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Do I Have a Claim to the House If I’m Not On the Loan?

Goldberg Jones Divorce, Divorce Process, Goldberg Jones Radio Leave a Comment

Buying a house is a big deal. For most people, it’s the most significant purchase of our lives. This also makes it one of the biggest assets on the table during a divorce. Because it’s so major, home untangling who is entitled to what during the division of property often becomes complicated. Especially when it involves home loans, equity, and more.

You have many questions to ask when it comes to splitting up a house in a divorce. Where did the down payment come from? Who paid the mortgage? Where did the money for those installments originate? What if your name doesn’t appear on the home loan?

Rick Jones, one of our founding partners, regularly appears on the Danny Bonaduce and Sarah Morning Show, where he takes family law questions. On a recent episode, a caller had this very situation.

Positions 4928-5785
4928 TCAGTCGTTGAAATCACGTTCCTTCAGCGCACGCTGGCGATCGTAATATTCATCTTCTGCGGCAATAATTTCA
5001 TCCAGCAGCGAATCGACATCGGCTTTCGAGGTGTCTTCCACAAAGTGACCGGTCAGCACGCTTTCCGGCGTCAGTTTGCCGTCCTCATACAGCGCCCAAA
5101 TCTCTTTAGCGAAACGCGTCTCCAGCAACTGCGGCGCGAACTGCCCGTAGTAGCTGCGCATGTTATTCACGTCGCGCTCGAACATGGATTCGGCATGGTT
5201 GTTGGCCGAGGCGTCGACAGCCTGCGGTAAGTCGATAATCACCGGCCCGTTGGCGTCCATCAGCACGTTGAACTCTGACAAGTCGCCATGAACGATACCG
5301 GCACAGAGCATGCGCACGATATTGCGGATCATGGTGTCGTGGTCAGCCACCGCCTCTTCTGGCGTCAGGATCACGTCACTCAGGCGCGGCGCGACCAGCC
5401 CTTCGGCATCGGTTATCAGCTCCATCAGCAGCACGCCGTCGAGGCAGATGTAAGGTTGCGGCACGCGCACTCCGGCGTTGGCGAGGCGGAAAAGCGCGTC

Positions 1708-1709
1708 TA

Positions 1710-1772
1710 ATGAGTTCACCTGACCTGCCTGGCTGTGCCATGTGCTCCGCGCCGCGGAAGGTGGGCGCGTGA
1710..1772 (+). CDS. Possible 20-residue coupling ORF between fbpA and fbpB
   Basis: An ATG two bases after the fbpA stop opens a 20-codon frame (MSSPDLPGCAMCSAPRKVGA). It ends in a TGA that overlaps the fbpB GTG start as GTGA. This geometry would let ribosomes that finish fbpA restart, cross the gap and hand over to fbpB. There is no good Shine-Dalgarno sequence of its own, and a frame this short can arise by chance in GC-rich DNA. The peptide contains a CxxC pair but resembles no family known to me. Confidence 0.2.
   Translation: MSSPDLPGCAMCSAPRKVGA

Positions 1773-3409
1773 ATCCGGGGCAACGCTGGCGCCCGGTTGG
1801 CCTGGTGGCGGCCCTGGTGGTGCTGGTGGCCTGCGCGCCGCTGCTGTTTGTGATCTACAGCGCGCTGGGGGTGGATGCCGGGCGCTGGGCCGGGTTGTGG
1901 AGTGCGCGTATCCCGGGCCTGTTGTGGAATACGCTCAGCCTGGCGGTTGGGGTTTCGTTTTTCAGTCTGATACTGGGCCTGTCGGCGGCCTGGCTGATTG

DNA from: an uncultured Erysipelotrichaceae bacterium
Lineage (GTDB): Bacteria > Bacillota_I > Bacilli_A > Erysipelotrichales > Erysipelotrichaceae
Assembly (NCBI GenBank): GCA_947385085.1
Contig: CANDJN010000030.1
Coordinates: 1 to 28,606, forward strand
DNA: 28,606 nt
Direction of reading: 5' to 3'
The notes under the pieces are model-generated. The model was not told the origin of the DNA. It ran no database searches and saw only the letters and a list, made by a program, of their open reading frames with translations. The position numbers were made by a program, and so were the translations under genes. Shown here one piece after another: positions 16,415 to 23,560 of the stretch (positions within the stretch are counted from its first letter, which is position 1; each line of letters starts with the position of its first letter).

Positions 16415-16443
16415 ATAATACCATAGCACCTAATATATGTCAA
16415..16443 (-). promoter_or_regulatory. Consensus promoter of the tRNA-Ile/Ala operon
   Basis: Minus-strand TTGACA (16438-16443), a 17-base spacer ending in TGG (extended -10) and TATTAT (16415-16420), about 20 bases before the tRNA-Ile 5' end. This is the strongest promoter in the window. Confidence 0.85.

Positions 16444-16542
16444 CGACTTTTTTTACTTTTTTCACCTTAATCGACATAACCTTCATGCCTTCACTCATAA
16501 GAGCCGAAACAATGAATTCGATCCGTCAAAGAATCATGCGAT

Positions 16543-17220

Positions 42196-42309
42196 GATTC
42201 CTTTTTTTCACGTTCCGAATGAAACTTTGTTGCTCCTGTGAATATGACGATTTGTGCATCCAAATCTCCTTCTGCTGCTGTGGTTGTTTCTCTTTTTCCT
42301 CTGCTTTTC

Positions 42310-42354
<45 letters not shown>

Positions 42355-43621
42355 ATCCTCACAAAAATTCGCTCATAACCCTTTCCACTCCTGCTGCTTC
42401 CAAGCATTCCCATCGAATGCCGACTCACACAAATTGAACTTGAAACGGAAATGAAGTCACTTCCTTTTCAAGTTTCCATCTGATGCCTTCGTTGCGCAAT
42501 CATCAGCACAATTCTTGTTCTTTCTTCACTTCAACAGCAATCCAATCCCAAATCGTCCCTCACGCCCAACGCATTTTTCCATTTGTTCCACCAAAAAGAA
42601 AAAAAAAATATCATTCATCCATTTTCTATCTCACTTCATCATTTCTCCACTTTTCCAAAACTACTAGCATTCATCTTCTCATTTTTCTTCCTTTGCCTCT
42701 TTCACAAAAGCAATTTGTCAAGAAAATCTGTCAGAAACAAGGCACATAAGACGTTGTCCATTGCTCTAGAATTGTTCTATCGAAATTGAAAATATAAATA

He’s not on the home loan but contributed to the purchase in various ways. This is one of the rare situations where we get to give good news.

Related Reading: We Got Divorced, Why Am I Still On the Hook for the Home Loan?

Listen to the Call Below:

Caller: “I was with a girl for over ten years. We’re still legally married. We bought a house and she put it in her name because of my credit rating. Now there’s equity in the house but we’re separated. Do I have a claim to half the equity of the house?”

Rick: “Hey, I finally get to give some good news. I always feel like such a downer. The good news is this: The fact that you were married and you purchased this home while married, it doesn’t matter that your name isn’t on the loan.

“The question comes down to, was there a significant down payment? And if so, did that come from community property or separate property? 

“So, if I assume it was from community property, then we go forward and say, how was that mortgage paid? Again, I assume it was community property, which is any earnings the two of you are having.

“So, even though you have to clear that first hurdle of demonstrating the presumption that just because it was in her name doesn’t mean it wasn’t community property.

At that point, I do think you’re going to end up entitled to whatever half the equity is.

Related Reading: A House Divided: Divorce When You Work From Home

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